Lopez said, “I like the girls in Ecuador; they are more gentle and trusting. More innocent.” He was finally caught in 1980 when a detective went undercover as an inmate and got him to confess to everything. Police ultimately unearthed 57 bodies. Coupled with his confessions, Lopez was charged with 110 murders. He claimed to have been responsible for around 200 more deaths in the neighboring countries of Peru and Colombia. He was sentenced to 16 years since that was the maximum sentence in Ecuador. In 1994, he was released two years early on good behavior. He was deported to Colombia and vanished in 1998. Concerns have risen to a possible connection to a 2002 murder but his whereabouts remain unknown.

Attacks on the US Media


The fact that Manolo’s interview segments are part of a show called “Una Hora con la Verdad” (An Hour with the Truth) is extremely ironic. This Miami-based news organization views the truth and what’s right as secondary to a great story. Their main priority in covering Latin America is showing the horror stories of the continent. They only focus on murders and protests, basically everything that goes wrong in the continent. That is why when Manolo and his team are watching Vinicio’s lynching at the beginning of the movie, they do nothing but film. The cameraman tries to stop the crowd from pouring gasoline on Vinicio and Manolo stops him. They only intervene when Manolo gets a chance to be a hero on camera. They put ratings above human life. On the flip side, US media is also plagued by fatal incompetence. Manolo and his team prepare a sympathetic story on Vinicio but after seeing his dark side they request that the network not air it. This request falls on deaf ears, and it is aired and plays a major part in his release. This catastrophic effort leads to Manolo’s promotion. It is clear that the US media does not care about the truth of reporting in Latin America, they are looking for sensationalism no matter the cost.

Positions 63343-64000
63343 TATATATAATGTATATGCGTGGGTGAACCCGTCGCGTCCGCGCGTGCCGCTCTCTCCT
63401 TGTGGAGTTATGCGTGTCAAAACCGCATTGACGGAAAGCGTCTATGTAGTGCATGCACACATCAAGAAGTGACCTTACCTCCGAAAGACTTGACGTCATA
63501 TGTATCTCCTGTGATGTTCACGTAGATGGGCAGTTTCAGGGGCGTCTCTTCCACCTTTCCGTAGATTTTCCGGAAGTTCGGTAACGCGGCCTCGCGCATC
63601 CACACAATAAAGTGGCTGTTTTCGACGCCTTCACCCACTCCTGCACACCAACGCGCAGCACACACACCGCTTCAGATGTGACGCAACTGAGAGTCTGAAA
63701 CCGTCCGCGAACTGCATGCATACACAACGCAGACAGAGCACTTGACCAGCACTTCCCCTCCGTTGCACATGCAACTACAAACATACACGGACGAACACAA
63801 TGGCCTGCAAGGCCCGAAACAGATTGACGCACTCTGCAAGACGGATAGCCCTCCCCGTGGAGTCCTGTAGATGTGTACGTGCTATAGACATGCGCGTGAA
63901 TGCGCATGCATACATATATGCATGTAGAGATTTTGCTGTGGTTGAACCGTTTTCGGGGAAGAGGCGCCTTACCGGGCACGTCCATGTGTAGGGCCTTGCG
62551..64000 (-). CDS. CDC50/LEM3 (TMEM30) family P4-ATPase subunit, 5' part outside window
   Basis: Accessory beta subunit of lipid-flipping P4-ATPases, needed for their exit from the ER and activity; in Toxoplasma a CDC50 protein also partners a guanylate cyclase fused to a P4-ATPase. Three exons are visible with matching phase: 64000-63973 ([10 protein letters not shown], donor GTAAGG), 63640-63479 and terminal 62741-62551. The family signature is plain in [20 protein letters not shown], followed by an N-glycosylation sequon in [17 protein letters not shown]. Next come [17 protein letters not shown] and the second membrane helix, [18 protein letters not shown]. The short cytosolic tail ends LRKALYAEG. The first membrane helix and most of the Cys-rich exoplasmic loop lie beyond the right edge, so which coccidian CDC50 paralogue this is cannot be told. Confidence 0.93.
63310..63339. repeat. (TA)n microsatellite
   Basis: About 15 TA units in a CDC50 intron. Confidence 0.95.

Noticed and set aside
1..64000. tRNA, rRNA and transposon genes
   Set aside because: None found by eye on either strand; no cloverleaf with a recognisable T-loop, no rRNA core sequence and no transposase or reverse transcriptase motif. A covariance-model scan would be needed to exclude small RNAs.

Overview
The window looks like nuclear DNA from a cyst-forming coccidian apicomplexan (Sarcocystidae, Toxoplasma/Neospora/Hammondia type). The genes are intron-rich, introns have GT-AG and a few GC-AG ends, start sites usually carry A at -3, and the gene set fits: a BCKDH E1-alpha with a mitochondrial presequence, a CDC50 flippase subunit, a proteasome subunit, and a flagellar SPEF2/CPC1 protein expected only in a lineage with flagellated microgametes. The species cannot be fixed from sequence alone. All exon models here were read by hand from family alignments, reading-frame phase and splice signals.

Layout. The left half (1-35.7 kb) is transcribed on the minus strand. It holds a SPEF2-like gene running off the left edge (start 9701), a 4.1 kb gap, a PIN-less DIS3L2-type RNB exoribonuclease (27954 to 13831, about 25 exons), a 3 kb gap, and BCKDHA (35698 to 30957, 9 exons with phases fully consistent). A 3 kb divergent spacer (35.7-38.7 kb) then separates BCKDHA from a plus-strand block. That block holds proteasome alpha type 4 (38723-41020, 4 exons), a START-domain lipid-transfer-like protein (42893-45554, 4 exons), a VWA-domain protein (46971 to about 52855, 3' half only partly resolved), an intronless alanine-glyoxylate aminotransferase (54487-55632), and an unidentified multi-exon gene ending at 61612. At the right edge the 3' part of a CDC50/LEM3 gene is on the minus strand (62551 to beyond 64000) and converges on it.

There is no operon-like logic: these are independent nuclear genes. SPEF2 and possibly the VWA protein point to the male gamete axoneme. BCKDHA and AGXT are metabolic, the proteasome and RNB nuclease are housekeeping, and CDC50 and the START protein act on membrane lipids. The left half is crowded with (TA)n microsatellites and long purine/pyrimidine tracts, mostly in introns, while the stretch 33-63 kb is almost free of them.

Combatting God Complexes


Vinicio appears as a devoted husband and father but holds a secret murderous side. Both of these sides though seem to be driven by his Christian values. A bible salesman, he relishes being a crusader for the word of God and constantly quotes the bible. At one point in the film, he talks to the mother of the boy he hit with his car and says that he is sorry that God used him as the instrument for her son’s death. It comes off as a very strange apology that doesn’t take responsibility for the death. He makes it clear to Manolo later that he has two personalities: one Dr. Jekyll and the other, Mr. Hyde, for whom he cannot be held accountable. That personality must just be God working through him. No one can stop him or it from happening. Though this film focuses on a vicious serial killer, he is not the only character with a destructive god complex. Manolo seems to have the same perverse thirst for power that Vinicio does. After digging up a body that Vinicio tells him about, he comes back to his room where he finds Marisa, the producer on his team. Overcome by the thrill of having found a lead, he has sex with her. Violence and desire are intrinsically linked for Manolo just as much as they are for Vinicio. Throughout the film, he also asserts that only he can give Vinicio a fair trial through his interview and that without him there would be no story. Though these two men stand on opposite ends of the spectrum: one a convict, the other a respected journalist, they remain hauntingly similar.